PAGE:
We were just a couple of weeks into the new semester when one of my students started to teach me and the rest of the class. It was a great moment and upon reflection, I think that the student felt comfortable ‘taking over’ because of a number of changes that have I made in my classroom. These were changes that reflect the theme of this year’s conference, Affective Physics: Harnessing Emotion to Improve Learning. Read More...

Scientific Teaching

Keynote Address from the TDSB Eureka! Conference 2017

Chris Meyer, OAPT VP teaching and learning, Assistant Curriculum Leader York Mills C. I.
chris_meyer1@sympatico.ca

When I started learning about the science of teaching, it was with very specific questions in mind like “how can I help my students understand Newton’s Third Law”, or “why do students keep using Δx/Δt for accelerated motion?” As I have explored questions such as these over the years, tantalizing clues have led me away from a specific focus on physics pedagogy towards an examination of how people learn. I discovered that the fields of neuroscience, cognitive psychology, and physics education research are offering up pieces of a scientific model of learning that can provide real, practical guidance for teachers. This model is in its infancy, but is a crucial step towards turning teaching into a practical science. In the fullness of time, it should be as revolutionary for teaching as Newton’s Principia was for natural philosophy. Read More...

A Simple Vector Development of Centripetal Acceleration

Dave Doucette, OAPT Vice-President
doucettefamily@sympatico.ca

While teaching uniform circular motion in high school, I struggled with developing the ac = v2/r relationship in an intuitive and cognitively meaningful way. Geometric arguments do not resonate with students. They accept on faith but often with little interest or insight. Here is an approach that may do a better job. Read More...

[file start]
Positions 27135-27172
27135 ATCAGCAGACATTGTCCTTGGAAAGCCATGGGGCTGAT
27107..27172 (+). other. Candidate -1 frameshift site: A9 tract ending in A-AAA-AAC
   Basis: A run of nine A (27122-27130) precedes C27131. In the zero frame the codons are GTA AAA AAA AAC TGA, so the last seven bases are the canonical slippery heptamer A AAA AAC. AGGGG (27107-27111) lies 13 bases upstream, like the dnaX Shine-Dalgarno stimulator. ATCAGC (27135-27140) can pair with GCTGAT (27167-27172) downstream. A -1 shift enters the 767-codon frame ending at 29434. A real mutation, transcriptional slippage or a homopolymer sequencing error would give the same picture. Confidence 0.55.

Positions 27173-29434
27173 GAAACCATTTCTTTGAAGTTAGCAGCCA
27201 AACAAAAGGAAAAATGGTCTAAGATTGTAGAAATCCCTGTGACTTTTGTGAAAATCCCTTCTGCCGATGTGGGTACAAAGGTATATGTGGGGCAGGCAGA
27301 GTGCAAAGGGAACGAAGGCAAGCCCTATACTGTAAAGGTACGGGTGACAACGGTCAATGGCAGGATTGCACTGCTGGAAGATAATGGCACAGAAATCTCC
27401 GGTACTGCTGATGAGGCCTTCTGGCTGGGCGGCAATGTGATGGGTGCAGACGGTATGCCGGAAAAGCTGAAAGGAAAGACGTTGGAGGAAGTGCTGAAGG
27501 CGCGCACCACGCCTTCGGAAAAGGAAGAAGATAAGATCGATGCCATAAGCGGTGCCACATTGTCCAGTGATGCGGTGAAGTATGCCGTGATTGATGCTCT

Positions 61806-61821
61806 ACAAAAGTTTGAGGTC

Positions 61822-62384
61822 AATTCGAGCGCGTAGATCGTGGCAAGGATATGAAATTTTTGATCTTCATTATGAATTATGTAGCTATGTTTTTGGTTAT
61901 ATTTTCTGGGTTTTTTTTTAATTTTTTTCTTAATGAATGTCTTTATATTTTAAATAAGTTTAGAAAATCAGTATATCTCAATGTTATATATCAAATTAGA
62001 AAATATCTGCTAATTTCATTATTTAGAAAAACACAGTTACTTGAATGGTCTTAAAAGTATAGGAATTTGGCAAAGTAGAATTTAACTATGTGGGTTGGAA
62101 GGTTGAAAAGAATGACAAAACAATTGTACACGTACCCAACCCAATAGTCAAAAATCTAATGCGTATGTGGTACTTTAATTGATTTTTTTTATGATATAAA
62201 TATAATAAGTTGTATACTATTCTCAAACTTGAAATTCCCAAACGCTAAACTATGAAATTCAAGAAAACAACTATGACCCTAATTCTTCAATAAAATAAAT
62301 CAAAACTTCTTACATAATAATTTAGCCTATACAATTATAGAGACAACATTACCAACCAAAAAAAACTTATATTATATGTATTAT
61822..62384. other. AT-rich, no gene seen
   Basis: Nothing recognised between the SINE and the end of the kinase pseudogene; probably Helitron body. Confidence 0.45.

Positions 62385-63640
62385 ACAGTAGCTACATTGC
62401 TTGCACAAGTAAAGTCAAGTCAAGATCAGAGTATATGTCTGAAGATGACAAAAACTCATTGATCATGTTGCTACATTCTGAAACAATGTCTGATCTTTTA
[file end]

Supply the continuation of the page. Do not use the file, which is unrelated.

The Intersection of Science and Small Contractor House Construction

Dave Gervais, Chair STAO Safety Committee, construction worker

The options for your students that drop out of high school or graduate with high school are very limited. After rolling through the low paying jobs of the service sector, restaurant or retail business, construction work looks pretty good. How do the science and mathematical principles and calculations in construction compare to that taught in our science classes? Read More...

Webinars and Video Calls in the Classroom

Stacey Joyce, Program Manager at Partners In Research Canada (PIR)

I’m sure that you employ a variety of tools and strategies in your classroom, including inquiry activities, independent or group projects, “assessments as, for and of” learning… the list goes on. But how do you and your students answer the questions they come up with during or after the initial inquiry activity? What types of resources do you teach students to use for their independent research? How do you introduce the students to career options that use Physics?

Here’s where video calls and webinars come in, and don’t think that you can’t afford these options — they’re free from Partners In Research Canada (PIR)! Read More...